Involvement in Public Service Focus of 30th Dwight L. Greene Symposium

Steve ScarpaNovember 29, 20226min
Fall Campus

Get involved locally. Find a specific problem and commit to solving it. And network every way you can. That’s how to begin a career in public service, a group of accomplished alumni said at the 30th Annual Dwight L. Greene Symposium, held November 15.

The one-hour panel discussion, held on Zoom, explored the topics of authentic civic engagement, how Wesleyan encourages a life of service, the power of connecting with community, and strategies to build and sustain a career in the public sphere.

For the first time in the history of the symposium, the entire panel was comprised of Latinx alumni: Sid Espinosa ’00, Head of Social Impact at GitHub, who moderated the conversation; Ray Sanchez ’00, President of Sanchez Strategies & Solutions, LLC; Degan Mercado Leopold ’03, Chief Strategy & Operations Officer at New York Jobs CEO Council; and Joshua Cardenas ’19, Associate Director of Research and Vetting at the Office of the Vice President.

Wesleyan University has a long and rich history of civic and political engagement and students’ desire to participate has never been higher.

“What’s so exciting to me right now is that the University really instills in people (the drive) to think about significant problems in the world, the change we can affect, and how people can be given the tools that lead engagement in civic life,” Espinoza said.

“We had a feeling of ‘how can we imagine a better world? … I was really drawn to Wesleyan because we want to hold people with power accountable and push ourselves to do more,” Cardenas said.

Leopold, like other members of the panel, came to Wesleyan to move out of the bubble of her high school life and to meet a diverse array of people. Leopold was a Spanish Language and Literature and Dance major who found herself drawn to public service after an internship working with underprivileged teens opened her eyes.

“Not everyone in my family had access to the same kind of opportunity, so Wesleyan was an intentional choice for me to surround myself with more diversity – racial, ethnic, socioeconomic – to get out of the bubble that I was allowed or privileged to be part of,” said Leopold, who is a member of Wesleyan’s Board of Trustees. “I think I was destined to be part of the world of public service.”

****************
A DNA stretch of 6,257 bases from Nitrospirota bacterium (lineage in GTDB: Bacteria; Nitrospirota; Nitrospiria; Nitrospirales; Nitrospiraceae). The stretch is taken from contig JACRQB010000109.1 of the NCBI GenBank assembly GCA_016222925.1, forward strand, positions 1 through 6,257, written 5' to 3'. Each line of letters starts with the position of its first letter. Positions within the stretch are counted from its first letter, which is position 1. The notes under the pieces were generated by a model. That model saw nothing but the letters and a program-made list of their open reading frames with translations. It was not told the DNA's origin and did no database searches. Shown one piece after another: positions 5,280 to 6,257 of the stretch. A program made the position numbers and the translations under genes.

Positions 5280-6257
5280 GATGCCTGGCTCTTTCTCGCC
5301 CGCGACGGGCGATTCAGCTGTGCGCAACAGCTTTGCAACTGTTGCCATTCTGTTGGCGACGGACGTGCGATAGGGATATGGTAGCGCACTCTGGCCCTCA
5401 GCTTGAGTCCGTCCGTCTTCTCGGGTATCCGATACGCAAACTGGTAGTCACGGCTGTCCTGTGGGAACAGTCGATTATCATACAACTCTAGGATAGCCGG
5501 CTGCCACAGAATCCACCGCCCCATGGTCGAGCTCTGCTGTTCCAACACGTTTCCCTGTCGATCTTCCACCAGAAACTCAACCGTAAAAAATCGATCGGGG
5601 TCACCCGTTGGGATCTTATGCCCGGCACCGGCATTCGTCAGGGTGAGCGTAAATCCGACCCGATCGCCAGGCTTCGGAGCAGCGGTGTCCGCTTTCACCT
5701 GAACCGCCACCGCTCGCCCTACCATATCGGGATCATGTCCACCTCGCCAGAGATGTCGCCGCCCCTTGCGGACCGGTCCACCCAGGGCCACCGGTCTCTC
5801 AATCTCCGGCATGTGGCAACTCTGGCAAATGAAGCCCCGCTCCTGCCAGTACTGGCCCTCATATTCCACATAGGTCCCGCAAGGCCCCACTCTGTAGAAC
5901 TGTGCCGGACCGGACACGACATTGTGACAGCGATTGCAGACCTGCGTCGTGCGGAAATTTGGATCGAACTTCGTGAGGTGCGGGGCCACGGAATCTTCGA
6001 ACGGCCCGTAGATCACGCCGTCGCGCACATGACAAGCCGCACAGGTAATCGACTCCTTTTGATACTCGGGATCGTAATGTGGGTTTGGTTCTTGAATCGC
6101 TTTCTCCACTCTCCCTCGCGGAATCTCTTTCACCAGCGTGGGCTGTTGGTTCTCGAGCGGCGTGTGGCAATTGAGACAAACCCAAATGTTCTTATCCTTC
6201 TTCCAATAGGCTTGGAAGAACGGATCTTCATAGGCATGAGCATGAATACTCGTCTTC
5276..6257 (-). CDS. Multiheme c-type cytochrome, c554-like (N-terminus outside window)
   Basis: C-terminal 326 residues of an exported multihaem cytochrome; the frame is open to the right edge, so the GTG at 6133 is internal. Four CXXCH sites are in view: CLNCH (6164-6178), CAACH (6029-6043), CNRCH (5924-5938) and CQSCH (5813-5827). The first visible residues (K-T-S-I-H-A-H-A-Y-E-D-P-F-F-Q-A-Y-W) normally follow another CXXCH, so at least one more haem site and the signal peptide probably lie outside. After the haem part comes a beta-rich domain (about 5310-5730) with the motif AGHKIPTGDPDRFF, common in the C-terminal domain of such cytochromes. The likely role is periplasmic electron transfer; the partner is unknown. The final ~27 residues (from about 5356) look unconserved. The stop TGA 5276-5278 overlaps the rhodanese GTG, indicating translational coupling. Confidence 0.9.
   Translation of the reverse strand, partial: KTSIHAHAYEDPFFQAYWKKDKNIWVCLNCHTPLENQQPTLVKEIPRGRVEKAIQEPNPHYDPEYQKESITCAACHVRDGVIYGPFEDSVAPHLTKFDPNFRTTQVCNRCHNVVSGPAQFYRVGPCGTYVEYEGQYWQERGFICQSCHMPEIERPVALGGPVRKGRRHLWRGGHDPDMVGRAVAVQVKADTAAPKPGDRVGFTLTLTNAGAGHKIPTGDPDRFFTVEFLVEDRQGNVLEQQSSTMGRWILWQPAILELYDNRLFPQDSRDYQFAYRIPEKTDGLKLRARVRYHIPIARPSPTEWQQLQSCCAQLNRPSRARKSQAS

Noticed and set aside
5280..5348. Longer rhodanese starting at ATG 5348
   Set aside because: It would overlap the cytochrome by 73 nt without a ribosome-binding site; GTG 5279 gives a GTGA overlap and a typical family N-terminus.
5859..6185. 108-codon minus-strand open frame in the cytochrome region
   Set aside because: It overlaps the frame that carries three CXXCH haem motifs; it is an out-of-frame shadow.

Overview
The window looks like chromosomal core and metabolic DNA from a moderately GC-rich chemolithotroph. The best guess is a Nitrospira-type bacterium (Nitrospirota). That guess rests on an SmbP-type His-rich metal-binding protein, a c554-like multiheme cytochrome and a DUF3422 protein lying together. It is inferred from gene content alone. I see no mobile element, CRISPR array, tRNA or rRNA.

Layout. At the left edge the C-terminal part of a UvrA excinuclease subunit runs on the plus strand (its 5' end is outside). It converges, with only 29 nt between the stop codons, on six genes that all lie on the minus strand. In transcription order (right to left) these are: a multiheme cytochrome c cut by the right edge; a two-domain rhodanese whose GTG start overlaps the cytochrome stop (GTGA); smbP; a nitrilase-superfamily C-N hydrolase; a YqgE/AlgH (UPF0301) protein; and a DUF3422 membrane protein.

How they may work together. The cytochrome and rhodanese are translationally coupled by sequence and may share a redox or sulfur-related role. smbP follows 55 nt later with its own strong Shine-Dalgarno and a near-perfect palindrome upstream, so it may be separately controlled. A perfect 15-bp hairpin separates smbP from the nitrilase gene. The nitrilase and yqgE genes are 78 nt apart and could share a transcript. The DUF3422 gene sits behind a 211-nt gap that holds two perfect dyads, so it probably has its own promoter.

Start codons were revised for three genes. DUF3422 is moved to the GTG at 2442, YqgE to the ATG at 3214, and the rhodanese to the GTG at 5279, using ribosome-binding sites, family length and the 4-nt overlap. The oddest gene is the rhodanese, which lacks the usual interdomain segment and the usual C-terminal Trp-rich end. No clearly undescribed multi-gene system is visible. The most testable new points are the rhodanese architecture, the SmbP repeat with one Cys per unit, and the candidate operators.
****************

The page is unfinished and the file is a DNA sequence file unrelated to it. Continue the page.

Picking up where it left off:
Cardenas had the same destiny. The Obama administration’s multi-racial, multi-generational coalition, and the example set by his own family led Cardenas to seek a role at the White House. “I was really inspired by my mother’s own history of public service, serving six years in the United States Navy and then serving as a guidance counselor helping young men who were incarcerated realize their potential,” Cardenas said.

To have a life in the public arena will take perseverance, the panel counseled. Sanchez encouraged students to not accept the status quo and to get involved locally by attending community boards or city council meetings. The opportunities to meet local non-profit executives and political figures will inevitably lead to the chance to make an impact. “That’s where you start figuring out who the players are in your community,” he said. “You have to build your brand.”

Once you know the players, you have to find a particular issue on which to focus, Cardenas said. There are so many problems to be solved that it’s not possible to work on all of them. By networking, seeking internships, students have a chance to have their voices heard. “You have to find your passion,” Cardenas said.

Espinoza asked the panel their thoughts on how democracy can be strengthened, admittedly a big question with many answers.

“Get informed, be proactive about building a network of people who are passionate or have points of view around the things that are most important to you, and really be informed about your values, but also the opposing values as well so you can engage in informed dialogue,” Leopold said.

The Dwight L. Greene Symposium honors Dwight L. Greene ’70 as a memorial and tribute to his life and work as a professor of law, mentor and friend. The Alumni of Color Network and the Wesleyan Education Network sponsored this event.